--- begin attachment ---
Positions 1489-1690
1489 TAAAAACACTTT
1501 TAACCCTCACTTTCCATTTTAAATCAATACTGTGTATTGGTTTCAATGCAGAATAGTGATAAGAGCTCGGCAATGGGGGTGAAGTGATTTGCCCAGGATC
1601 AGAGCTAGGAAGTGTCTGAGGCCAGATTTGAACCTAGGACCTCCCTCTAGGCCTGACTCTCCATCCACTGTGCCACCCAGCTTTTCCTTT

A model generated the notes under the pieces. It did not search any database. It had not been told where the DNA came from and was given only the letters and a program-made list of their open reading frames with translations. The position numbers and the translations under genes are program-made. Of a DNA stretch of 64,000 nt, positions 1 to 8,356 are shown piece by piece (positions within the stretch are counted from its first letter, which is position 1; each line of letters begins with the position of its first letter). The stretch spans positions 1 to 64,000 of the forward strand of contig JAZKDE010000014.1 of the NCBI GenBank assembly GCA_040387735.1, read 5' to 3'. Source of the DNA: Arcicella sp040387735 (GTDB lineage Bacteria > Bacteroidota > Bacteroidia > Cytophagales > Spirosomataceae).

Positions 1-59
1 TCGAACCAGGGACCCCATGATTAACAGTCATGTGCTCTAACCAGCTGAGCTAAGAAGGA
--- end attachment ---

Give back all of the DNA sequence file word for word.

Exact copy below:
Positions 1489-1690
1489 TAAAAACACTTT
1501 TAACCCTCACTTTCCATTTTAAATCAATACTGTGTATTGGTTTCAATGCAGAATAGTGATAAGAGCTCGGCAATGGGGGTGAAGTGATTTGCCCAGGATC
1601 AGAGCTAGGAAGTGTCTGAGGCCAGATTTGAACCTAGGACCTCCCTCTAGGCCTGACTCTCCATCCACTGTGCCACCCAGCTTTTCCTTT

A model generated the notes under the pieces. It did not search any database. It had not been told where the DNA came from and was given only the letters and a program-made list of their open reading frames with translations. The position numbers and the translations under genes are program-made. Of a DNA stretch of 64,000 nt, positions 1 to 8,356 are shown piece by piece (positions within the stretch are counted from its first letter, which is position 1; each line of letters begins with the position of its first letter). The stretch spans positions 1 to 64,000 of the forward strand of contig JAZKDE010000014.1 of the NCBI GenBank assembly GCA_040387735.1, read 5' to 3'. Source of the DNA: Arcicella sp040387735 (GTDB lineage Bacteria > Bacteroidota > Bacteroidia > Cytophagales > Spirosomataceae).

Positions 1-59
1 TCGAACCAGGGACCCCATGATTAACAGTCATGTGCTCTAACCAGCTGAGCTAAGAAGGA